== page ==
When it comes to acting locally, few can match Malcolm Sweetman. As a former Queens’ Scout, Duke of Edinburgh Gold Award recipient, past president of the Half Moon Bay club in Auckland, and former president of his local rugby club, this sweet-man has given much of himself to his community.
– How long have you been a Rotarian and what prompted you to join?
It’s been 27 years. I joined the organisation because I’d always admired its ethics and wanted to know more. My parents were heavily involved with scouting and the Freemasons, so a willingness to serve our community was always encouraged in me.
– Rotary aims to use the skills and experience of members to help the communit. Is this aim still viable and is Rotary still relevant?
Yes, very much so. This aim is as relevant today as it ever was. Helping to raise funds for worthy causes is, unfortunately, still necessary but we probably don’t do as much physical work as we once did. We usually have a major project on the go while also working on a number of smaller ones at any given time.
– How willing are people to give their time free of charge to assist others? Have we all become too materialistic and prefer to be paid?
Some are most willing to volunteer their time without expecting payment in return, that’s why they join Rotary! Overall, though, maybe people are less willing to give their time as much as in the past but I think that’s more because they just don’t have the time to give.
– Service clubs (in general) have suffered falling membership why is this? Are people too busy with other interests?
Our membership has fallen. I think it’s simply because people are just too busy these days. On the other hand, as a lot of our people are retired, they often have more free time. We’ve taken many steps – such as through our RYLA (Rotary Youth Leadership Award) – to revitalise membership, so we’re positive that membership will increase once again.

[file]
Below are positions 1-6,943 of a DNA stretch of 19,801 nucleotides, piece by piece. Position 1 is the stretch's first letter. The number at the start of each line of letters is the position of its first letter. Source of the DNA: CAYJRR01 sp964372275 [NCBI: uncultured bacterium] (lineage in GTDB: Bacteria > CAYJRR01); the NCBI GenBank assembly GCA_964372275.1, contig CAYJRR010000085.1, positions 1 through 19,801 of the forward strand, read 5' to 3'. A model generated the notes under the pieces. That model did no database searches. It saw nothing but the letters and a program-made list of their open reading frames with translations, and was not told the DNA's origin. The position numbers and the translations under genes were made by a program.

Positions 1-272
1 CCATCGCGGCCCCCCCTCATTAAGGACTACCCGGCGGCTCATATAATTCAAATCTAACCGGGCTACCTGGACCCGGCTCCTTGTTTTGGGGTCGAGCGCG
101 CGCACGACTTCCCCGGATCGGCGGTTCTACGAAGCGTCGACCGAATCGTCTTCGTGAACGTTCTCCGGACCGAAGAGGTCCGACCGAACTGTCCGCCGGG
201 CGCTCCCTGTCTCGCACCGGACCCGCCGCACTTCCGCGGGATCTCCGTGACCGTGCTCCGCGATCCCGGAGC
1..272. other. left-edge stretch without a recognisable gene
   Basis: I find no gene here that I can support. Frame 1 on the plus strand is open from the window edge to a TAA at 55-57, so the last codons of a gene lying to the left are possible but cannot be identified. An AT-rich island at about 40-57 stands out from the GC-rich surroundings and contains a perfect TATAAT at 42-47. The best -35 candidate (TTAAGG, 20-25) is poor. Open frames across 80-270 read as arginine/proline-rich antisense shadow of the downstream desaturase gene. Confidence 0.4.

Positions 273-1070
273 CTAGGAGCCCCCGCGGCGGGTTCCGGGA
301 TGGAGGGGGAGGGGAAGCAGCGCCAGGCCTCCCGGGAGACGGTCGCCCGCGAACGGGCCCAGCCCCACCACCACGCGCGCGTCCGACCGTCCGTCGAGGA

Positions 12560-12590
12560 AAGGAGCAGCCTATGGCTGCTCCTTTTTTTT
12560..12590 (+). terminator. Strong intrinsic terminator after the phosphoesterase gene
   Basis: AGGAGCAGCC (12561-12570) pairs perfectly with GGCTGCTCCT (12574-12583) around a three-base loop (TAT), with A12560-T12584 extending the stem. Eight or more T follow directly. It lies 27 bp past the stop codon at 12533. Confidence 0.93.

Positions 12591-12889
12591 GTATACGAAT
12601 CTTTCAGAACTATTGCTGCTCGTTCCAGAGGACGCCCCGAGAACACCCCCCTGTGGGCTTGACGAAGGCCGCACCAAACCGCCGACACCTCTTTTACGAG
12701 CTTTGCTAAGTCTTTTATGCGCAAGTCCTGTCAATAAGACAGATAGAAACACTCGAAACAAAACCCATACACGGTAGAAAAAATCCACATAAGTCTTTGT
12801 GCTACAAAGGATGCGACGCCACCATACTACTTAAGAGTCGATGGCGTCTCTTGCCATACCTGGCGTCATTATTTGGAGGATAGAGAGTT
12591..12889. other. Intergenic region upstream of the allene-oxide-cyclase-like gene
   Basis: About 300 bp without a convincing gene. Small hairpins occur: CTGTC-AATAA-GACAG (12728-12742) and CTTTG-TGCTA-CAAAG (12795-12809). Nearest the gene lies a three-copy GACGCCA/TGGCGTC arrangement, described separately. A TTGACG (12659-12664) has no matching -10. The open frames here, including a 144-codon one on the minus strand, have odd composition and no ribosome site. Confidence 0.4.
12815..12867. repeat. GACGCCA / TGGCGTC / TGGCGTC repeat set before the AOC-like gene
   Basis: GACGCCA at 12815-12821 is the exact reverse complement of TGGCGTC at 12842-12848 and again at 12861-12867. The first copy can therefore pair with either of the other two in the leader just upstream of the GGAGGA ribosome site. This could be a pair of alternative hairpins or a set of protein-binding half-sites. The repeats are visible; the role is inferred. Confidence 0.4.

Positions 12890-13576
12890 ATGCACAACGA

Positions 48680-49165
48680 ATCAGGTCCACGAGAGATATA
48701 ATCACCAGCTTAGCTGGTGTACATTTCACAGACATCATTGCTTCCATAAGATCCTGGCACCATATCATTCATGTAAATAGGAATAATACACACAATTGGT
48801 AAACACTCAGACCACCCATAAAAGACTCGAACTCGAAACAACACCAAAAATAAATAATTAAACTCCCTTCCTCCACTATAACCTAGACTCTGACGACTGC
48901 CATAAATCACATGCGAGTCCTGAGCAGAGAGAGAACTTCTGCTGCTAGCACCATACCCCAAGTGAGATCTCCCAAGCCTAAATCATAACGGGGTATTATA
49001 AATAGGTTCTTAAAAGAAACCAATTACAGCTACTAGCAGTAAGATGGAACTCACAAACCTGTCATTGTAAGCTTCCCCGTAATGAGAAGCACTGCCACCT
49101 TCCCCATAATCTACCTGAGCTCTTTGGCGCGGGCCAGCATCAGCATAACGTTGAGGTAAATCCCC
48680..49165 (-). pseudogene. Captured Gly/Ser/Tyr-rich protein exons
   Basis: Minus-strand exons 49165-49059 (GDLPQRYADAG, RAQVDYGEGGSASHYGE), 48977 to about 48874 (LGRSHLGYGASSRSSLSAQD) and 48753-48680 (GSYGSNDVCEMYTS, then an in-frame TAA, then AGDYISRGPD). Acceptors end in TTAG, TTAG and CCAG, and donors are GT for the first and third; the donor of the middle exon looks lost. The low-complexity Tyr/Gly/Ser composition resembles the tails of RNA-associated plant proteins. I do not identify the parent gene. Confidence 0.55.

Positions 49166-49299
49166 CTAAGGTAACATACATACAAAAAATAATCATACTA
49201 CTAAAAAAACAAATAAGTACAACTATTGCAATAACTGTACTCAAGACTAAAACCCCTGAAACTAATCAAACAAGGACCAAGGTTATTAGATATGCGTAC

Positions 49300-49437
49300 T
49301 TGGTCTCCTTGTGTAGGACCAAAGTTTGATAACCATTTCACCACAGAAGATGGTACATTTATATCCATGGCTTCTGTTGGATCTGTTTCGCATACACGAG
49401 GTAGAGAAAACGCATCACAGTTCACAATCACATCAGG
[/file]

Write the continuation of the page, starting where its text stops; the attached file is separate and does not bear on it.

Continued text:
– Is there an age restriction for joining Rotary or a compulsory leaving age?
There is no official minimum age for joining, however people tend to be invited to join only after they have become established in their careers and have enough time and financial resources to meet our requirements. So, it really is on a case-by-case basis. There’s never been a determined leaving age.
– How effective has RYLA [an annual, week-long leadership development programme for 19-26 year olds] been in attracting young people to Rotary and do those who undertake it often become Rotarians?
RYLA is very strong and I’ve been most impressed by the outstanding calibre of young people involved. While we don’t push young people to join, many express an interest. Some of them we’ll never see again; others come back later on asking if there’s any way they can help. At the very least, though, RYLA helps us share with younger people an importance of giving back to our communities which is what Rotary is all about.
There was a time when women couldn’t be Rotarians. When did this change and, in your experience, how beneficial have women been to the club?
Thank heaven this has changed! Bringing ladies into Rotary, more than 20 years ago, was the best move we ever made. There are many women in top positions in a range of industries so their expertise is invaluable and they’ve made a vital contribution to our club.
– Considering the fall in membership, would it be more practical for clubs to amalgamate?
In some situations, it would, and joining forces with other Rotary clubs in the area has been discussed. However, our particular club is doing quite well at present, and we do happily work together with other clubs when there’s a mutual benefit to our communities. We haven’t considered working with other [non-Rotary] service organisations, as we haven’t needed to, but the door is open.
– If you could be Prime Minister for a day what is the first thing you would do and why?
I wouldn’t want to, but if I had to, in a word: transport! I’d put in motion plans to set this mess we call the Auckland transport network to rights. Now, I’m not exactly sure what, specifically, those plans would entail, but whatever they would be, they couldn’t possibly make matters worse. It’s disastrous!
– If you could ask any three people (living or dead) to dinner who and why?
Steve Hansen – we share an interest in rugby, but more for his classic one-liners. Secondly, Sir Brian Lochore; Again, we’d talk rugby but also because he’s a lovely guy. I’d also invite Don Hammond (my former boss at MD Hammond International). He was an absolutely tremendous man, a great motivator. I know you said three, but I’d also try to squeeze in Neil Diamond, if I could, to keep us all entertained.